The developed anti-quorum-coated catheter that is non-toxic and biocompatible has the potential to be used in other medical devices, thereby preventing catheter-associated infections” Vasudevan et al (2019).
Background: MDR Staphylococcus aureus is a major aetiological agent of catheter-associated infections. A quorum sensing targeted drug development approach proves to be an effective alternative strategy to combat such infections.
Methods: Intravenous catheters were coated with polymethacrylate copolymers loaded with the antivirulent compound 2-[(methylamino)methyl]phenol (2MAMP). The in vitro drug release profile and kinetics were established. The anti-biofilm effect of the coated catheters was tested against clinical isolates of MDR S. aureus. The in vivo studies were carried out using adult male Wistar rats by implanting coated catheters in subcutaneous pockets. Histopathological analysis was done to understand the immunological reactions induced by 2MAMP.
Results: A uniform catheter coating of thickness 0.1 mm was achieved with linear sustained release of 2MAMP for 6 h. The coating formulation was cytocompatible. The in vitro and in vivo anti-adherence studies showed reduced bacterial accumulation in coated catheters after 48 h. The histopathological results confirmed that the coated catheter did not bring about any adverse inflammatory response.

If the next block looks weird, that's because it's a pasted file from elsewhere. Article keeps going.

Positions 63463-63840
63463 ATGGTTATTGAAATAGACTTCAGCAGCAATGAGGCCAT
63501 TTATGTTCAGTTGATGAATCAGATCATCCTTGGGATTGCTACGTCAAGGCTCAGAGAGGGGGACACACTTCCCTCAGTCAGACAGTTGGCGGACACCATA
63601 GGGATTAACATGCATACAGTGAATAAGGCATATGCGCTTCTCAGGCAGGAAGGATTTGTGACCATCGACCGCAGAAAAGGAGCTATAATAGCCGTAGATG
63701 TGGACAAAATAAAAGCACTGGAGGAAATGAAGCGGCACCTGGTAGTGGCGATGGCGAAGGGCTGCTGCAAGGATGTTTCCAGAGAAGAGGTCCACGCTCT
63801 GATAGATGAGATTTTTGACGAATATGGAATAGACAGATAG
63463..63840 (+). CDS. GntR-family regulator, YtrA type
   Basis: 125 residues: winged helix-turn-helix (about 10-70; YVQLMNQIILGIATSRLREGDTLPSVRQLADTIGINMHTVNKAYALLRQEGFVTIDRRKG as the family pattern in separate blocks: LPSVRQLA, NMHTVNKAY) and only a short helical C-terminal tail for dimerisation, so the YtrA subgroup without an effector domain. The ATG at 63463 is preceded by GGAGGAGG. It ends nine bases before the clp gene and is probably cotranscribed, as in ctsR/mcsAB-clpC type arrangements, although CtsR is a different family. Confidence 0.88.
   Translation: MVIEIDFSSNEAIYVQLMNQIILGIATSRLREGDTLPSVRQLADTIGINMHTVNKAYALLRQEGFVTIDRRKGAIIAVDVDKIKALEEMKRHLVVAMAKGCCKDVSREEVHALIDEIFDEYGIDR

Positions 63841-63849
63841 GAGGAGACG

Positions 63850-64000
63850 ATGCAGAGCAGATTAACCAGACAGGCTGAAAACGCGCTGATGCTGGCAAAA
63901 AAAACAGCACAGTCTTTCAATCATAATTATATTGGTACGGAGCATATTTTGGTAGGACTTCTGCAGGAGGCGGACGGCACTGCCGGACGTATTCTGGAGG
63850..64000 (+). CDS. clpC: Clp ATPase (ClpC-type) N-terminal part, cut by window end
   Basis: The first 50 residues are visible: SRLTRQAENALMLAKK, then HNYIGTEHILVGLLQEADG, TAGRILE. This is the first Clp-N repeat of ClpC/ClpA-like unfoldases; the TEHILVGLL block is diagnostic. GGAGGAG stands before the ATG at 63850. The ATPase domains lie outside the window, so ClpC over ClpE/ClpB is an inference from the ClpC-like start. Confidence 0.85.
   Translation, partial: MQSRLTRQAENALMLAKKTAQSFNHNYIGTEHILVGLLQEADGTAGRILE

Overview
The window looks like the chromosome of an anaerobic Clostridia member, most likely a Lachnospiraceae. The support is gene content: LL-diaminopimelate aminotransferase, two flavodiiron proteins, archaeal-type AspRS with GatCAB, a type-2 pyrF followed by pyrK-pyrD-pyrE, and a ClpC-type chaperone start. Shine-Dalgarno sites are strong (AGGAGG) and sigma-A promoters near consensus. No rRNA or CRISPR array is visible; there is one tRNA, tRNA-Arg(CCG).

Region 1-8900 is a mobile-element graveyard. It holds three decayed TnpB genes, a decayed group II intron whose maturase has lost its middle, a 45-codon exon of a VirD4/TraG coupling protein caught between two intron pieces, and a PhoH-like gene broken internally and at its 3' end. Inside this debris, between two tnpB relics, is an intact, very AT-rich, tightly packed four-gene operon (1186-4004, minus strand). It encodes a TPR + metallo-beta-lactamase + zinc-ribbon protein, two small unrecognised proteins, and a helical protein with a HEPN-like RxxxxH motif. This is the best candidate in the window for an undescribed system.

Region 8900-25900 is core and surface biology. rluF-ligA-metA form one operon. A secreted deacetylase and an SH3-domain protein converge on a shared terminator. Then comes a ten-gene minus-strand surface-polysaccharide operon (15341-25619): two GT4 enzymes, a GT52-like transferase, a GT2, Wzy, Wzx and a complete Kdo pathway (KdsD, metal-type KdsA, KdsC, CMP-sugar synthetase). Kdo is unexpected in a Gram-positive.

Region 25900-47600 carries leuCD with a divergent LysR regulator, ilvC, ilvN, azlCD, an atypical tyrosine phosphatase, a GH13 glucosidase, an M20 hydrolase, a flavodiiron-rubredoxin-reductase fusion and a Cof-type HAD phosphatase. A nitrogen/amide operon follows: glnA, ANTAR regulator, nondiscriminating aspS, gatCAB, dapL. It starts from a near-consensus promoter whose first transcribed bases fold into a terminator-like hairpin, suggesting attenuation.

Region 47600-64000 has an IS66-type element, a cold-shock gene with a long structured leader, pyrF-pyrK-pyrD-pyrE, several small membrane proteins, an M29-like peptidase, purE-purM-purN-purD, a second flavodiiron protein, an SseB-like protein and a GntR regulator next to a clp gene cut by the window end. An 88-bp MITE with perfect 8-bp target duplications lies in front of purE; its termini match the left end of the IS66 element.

Conclusions: The developed anti-quorum-coated catheter that is non-toxic and biocompatible has the potential to be used in other medical devices, thereby preventing catheter-associated infections.
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Vasudevan, S., Durai, R.D., Chellappan, D.R., Narayanan, V.H.B., Prabu, P.C. and Solomon, A.P. (2019) A polymer-based anti-quorum catheter coating to challenge MDR Staphylococcus aureus: in vivo and in vitro approaches. Journal of Antimicrobial Chemotherapy. 74(6), p.1618–1626. https://doi.org/10.1093/jac/dkz094.